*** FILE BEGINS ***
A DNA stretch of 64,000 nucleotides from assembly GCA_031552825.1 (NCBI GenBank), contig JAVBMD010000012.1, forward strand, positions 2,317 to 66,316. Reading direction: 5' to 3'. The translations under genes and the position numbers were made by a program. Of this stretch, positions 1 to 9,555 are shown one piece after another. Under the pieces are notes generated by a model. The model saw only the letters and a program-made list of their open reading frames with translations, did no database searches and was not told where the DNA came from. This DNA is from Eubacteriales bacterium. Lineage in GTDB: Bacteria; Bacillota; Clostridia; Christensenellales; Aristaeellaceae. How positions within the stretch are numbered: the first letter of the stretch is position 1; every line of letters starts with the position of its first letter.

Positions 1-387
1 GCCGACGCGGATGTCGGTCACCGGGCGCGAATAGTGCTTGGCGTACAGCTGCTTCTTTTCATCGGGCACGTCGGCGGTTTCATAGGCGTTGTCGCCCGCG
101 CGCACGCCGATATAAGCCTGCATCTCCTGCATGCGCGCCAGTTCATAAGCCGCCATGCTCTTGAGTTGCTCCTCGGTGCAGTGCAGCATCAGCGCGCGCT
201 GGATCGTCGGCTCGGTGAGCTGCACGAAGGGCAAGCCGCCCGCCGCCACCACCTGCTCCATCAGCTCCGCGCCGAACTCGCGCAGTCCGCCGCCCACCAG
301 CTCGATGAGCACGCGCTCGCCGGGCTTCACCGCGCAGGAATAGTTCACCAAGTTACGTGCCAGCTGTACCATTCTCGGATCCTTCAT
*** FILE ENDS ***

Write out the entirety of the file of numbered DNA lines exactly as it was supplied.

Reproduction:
A DNA stretch of 64,000 nucleotides from assembly GCA_031552825.1 (NCBI GenBank), contig JAVBMD010000012.1, forward strand, positions 2,317 to 66,316. Reading direction: 5' to 3'. The translations under genes and the position numbers were made by a program. Of this stretch, positions 1 to 9,555 are shown one piece after another. Under the pieces are notes generated by a model. The model saw only the letters and a program-made list of their open reading frames with translations, did no database searches and was not told where the DNA came from. This DNA is from Eubacteriales bacterium. Lineage in GTDB: Bacteria; Bacillota; Clostridia; Christensenellales; Aristaeellaceae. How positions within the stretch are numbered: the first letter of the stretch is position 1; every line of letters starts with the position of its first letter.

Positions 1-387
1 GCCGACGCGGATGTCGGTCACCGGGCGCGAATAGTGCTTGGCGTACAGCTGCTTCTTTTCATCGGGCACGTCGGCGGTTTCATAGGCGTTGTCGCCCGCG
101 CGCACGCCGATATAAGCCTGCATCTCCTGCATGCGCGCCAGTTCATAAGCCGCCATGCTCTTGAGTTGCTCCTCGGTGCAGTGCAGCATCAGCGCGCGCT
201 GGATCGTCGGCTCGGTGAGCTGCACGAAGGGCAAGCCGCCCGCCGCCACCACCTGCTCCATCAGCTCCGCGCCGAACTCGCGCAGTCCGCCGCCCACCAG
301 CTCGATGAGCACGCGCTCGCCGGGCTTCACCGCGCAGGAATAGTTCACCAAGTTACGTGCCAGCTGTACCATTCTCGGATCCTTCAT